The phrase 'International Community' has become a Mantra, chanted every now and then, in the Post-Cold War era. What we witness in one part of the world, ie., the very birthplace of old nations and new nations, is redefined nationalism. The rhetoric of the day in this part of the world, are postmodernism, deconstruction, cultural identity, cultural pluralism and freedom to choose one’s way of life. But, in another part of the world, we find the IC busily trying to salvage a colonial creation and a wreck of a nation-state that has no respect for plurality. The so-called IC has the responsibility of proving its credibility to the people it deals with, however humble and weak those people might be. If disillusioned with IC, such small formations may not be able to resist themselves to look for alternatives.

The term International Community itself is a matter for deconstruction. It still has 'national' in it, despite the fall of nation-states. It may perhaps to mean that they represent Governments and the ruling world. But, we are reminded of a larger phenomenon today— a Global Community, armed with the Information and Communication Revolution, silently, but not sheepishly watching everything and everyone. This Global Community is the real Big Brother of the 21st century.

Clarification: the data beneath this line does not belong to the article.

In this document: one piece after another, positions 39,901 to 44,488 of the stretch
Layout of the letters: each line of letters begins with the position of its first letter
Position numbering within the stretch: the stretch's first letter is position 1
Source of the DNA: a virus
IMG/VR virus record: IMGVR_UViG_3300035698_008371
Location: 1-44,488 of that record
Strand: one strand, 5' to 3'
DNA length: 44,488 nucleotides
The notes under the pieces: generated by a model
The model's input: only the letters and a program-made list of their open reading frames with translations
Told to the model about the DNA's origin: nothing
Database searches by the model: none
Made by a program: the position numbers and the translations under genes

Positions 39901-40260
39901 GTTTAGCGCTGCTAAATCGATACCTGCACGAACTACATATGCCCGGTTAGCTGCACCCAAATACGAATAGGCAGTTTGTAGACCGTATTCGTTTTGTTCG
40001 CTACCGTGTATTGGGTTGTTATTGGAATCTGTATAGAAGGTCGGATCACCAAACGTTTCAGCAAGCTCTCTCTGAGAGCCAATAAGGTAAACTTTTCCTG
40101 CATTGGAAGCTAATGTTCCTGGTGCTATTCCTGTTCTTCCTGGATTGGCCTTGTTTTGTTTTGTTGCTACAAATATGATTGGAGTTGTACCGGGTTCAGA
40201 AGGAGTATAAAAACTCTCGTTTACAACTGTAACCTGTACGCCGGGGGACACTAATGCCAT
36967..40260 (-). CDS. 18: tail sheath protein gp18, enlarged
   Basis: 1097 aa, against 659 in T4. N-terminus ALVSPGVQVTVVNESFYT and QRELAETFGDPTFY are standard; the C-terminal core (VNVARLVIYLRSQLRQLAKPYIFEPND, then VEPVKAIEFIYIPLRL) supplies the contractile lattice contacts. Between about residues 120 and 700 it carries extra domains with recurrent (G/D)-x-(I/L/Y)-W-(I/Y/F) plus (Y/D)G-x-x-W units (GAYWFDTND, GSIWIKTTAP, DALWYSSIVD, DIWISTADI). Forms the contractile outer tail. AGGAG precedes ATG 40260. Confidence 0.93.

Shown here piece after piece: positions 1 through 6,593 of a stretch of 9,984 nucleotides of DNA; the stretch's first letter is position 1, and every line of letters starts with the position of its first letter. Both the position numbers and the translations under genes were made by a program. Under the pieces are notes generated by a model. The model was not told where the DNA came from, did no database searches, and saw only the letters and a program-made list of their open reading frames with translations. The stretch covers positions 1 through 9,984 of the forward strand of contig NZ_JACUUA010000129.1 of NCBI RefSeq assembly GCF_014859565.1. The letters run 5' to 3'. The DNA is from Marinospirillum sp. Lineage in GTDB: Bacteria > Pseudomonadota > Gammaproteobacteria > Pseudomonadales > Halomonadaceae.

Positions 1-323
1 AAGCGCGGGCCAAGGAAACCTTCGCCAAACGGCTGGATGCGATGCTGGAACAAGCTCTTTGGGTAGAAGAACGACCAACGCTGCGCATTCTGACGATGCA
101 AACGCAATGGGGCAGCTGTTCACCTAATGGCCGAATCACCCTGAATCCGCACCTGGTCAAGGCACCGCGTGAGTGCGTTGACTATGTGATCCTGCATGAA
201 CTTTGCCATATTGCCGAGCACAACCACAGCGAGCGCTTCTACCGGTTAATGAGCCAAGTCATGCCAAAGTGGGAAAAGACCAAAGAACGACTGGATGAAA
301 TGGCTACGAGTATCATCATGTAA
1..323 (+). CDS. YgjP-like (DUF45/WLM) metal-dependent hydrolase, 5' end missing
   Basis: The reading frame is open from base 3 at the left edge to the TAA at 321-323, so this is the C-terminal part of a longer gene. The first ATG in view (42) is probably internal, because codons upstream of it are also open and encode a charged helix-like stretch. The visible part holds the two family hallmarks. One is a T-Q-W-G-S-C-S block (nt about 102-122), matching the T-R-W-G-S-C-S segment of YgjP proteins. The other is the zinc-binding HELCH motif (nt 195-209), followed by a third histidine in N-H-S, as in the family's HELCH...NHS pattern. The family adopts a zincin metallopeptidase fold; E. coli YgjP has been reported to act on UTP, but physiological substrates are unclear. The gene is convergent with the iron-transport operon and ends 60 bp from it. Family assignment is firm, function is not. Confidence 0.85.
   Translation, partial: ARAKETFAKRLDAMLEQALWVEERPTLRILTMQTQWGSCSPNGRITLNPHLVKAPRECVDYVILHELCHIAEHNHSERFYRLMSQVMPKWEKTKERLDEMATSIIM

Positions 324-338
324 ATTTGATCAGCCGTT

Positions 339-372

The phenomenon of LTTE is more important for analysis than the organisation itself. This phenomenon is the manifestation of a deeply hurt and bleeding society. Any flaws on the part of the LTTE have to be dealt with by that very society and not by others. It is fair for the IC to give a chance to the LTTE and the Tamil society to prove their credibility.